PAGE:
Gun Control

gun control, government limitation of the purchase and ownership of firearms. The availability of guns is controlled by nations and localities throughout the world. In the United States the "right of the people to keep and bear arms" is guaranteed by the Constitution, but has been variously interpreted through the years. Since the late 1930s federal judicial and law enforcement officials generally held that the right exists mainly in the context of the maintenance of a state militia, but in 2002 the Justice Dept., under Attorney General John Ashcroft, indicated that it interpreted the amendment as more broadly supporting the rights of individuals to possess and bear firearms. Such an interpretation was upheld by 2008 and 2010 Supreme Court decisions that nonetheless did not challenge the government's right to place some limitations on the ownership and possession of firearms.

Some U.S. states and localities have enacted strict licensing and other control measures, and federal legislation (1968) prohibited the sale of rifles by mail. Gun control has continued to be widely debated, however, and has often been opposed, notably by the National Rifle Association (NRA). Increasing gun-related crimes together with citizen pressure propelled congressional passage (1993) of the "Brady bill" (named for James Brady, the press secretary seriously wounded in the 1981 assassination attempt on President Ronald Reagan) after years of controversy. It required a minimum of a five-day waiting period and background check before a handgun purchase. Parts of the bill were challenged in court, and in 1997 the Supreme Court invalidated its background-check provision. The 1994 Crime Bill outlawed the manufacture, sale, and possession of military-style assault weapons, but it expired in 2004. In 1999, following a rash of shootings at U.S. schools, further gun-control legislation was passed by the Senate but was voted down by the House of Representatives. Attempts by some localities (through legislation) and individuals (through lawsuits) to pursue gun control through the courts by permitting or bringing negligence suits against a gun manufacturer or dealer when a weapon it made or sold was used in a crime led many states and, in 2005, Congress to pass laws limiting such suits. In 2013, however, the Dec., 2012, killing of 26 teachers and first graders at a Newtown, Conn., school led President Obama to propose a new assault weapons ban and other gun-control measures. That legislation died in Congress, but a few states enacted stricter laws.

See study by A. Winkler (2011).

The Columbia Encyclopedia, 6th ed. Copyright© 2014, The Columbia University Press.

Selected full-text books and articles on this topic

A Well-Regulated Militia: The Founding Fathers and the Origin of Gun Control in America
Hardy, David T.
The William and Mary Bill of Rights Journal, Vol. 15, No. 4, April 2007
Polls Show Movement toward Stricter Gun Control with Major Caveats
Knickerbocker, Brad.
The Christian Science Monitor, December 29, 2012
Can Gun Control Work?
James B. Jacobs.
Oxford University Press, 2002
Gun Crusaders: The NRA's Culture War
Scott Melzer.
New York University Press, 2009
Gun Control 'Dream Team' Is Born: Can It Rival NRA for Political Firepower?
Jonsson, Patrik.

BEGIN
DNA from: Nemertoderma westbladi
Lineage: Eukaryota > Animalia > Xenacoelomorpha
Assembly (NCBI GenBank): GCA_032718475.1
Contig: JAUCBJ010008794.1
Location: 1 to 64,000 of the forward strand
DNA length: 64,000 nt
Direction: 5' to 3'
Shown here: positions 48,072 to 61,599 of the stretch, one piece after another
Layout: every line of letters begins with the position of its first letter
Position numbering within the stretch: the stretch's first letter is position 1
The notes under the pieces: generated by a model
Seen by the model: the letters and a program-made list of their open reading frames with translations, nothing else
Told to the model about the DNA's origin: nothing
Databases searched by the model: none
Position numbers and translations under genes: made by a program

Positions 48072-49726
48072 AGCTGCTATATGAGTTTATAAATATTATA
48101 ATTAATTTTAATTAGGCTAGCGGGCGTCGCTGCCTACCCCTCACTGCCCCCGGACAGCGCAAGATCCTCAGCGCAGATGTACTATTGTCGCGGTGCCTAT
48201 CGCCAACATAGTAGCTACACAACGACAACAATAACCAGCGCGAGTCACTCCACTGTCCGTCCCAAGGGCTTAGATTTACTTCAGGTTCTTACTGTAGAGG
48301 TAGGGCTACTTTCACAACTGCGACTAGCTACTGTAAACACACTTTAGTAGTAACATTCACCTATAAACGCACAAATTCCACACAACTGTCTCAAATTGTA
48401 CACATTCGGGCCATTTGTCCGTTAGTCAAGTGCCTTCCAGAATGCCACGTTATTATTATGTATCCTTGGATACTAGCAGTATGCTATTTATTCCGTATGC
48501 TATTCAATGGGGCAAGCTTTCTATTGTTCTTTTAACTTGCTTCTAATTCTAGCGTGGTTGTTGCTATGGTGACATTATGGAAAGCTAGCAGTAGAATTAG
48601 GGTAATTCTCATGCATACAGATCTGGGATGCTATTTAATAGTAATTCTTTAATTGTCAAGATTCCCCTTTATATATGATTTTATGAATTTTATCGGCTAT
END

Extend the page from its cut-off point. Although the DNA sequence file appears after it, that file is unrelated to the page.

The Christian Science Monitor, January 1, 2013
Does Gun Control Reduce Crime or Does Crime Increase Gun Control?
Moorhouse, John C.; Wanner, Brent.
The Cato Journal, Vol. 26, No. 1, Winter 2006
PEER-REVIEWED PERIODICAL
Peer-reviewed publications on Questia are publications containing articles which were subject to evaluation for accuracy and substance by professional peers of the article's author(s).
Would Banning Firearms Reduce Murder and Suicide? A Review of International and Some Domestic Evidence
Kates, Don B.; Mauser, Gary.
Harvard Journal of Law & Public Policy, Vol. 30, No. 2, Spring 2007
PEER-REVIEWED PERIODICAL
Peer-reviewed publications on Questia are publications containing articles which were subject to evaluation for accuracy and substance by professional peers of the article's author(s).
The Global Gun Epidemic: From Saturday Night Specials to AK-47s
Wendy Cukier; Victor W. Sidel.
Praeger Security International, 2006
Librarian’s tip: Chap. 7 "The Regulation of Firearms"
Open Fire: Understanding Global Gun Cultures
Charles Fruehling Springwood.
Berg, 2007
Where Do We Go from Here? Handgun Regulation in a Post-Heller World
Craven, Lindsey.
The William and Mary Bill of Rights Journal, Vol. 18, No. 3, March 2010
Constitutional Law - Second Amendment - Fourth Circuit Upholds Federal Firearms Regulation
.
Harvard Law Review, Vol. 125, No. 3, January 2012
PEER-REVIEWED PERIODICAL
Peer-reviewed publications on Questia are publications containing articles which were subject to evaluation for accuracy and substance by professional peers of the article's author(s).
You've a Long Way, Baby: The Second Amendment Finally Applies to the States. Now the Fight over Gun Rights Really Begins
Doherty, Brian.
Reason, Vol. 42, No. 5, October 2010
Gun Control on Trial: Inside the Supreme Court Battle over the Second Amendment
Brian Doherty.
Cato Institute, 2008
Global Gun Control: Examining the Consequences of Competing International Norms
Grillot, Suzette R.
Global Governance, Vol. 17, No. 4, October-December 2011
PEER-REVIEWED PERIODICAL
Peer-reviewed publications on Questia are publications containing articles which were subject to evaluation for accuracy and substance by professional peers of the article's author(s).
Doctors for Gun Control
Levy, Robert A.
Regulation, Vol. 31, No. 4, Winter 2008
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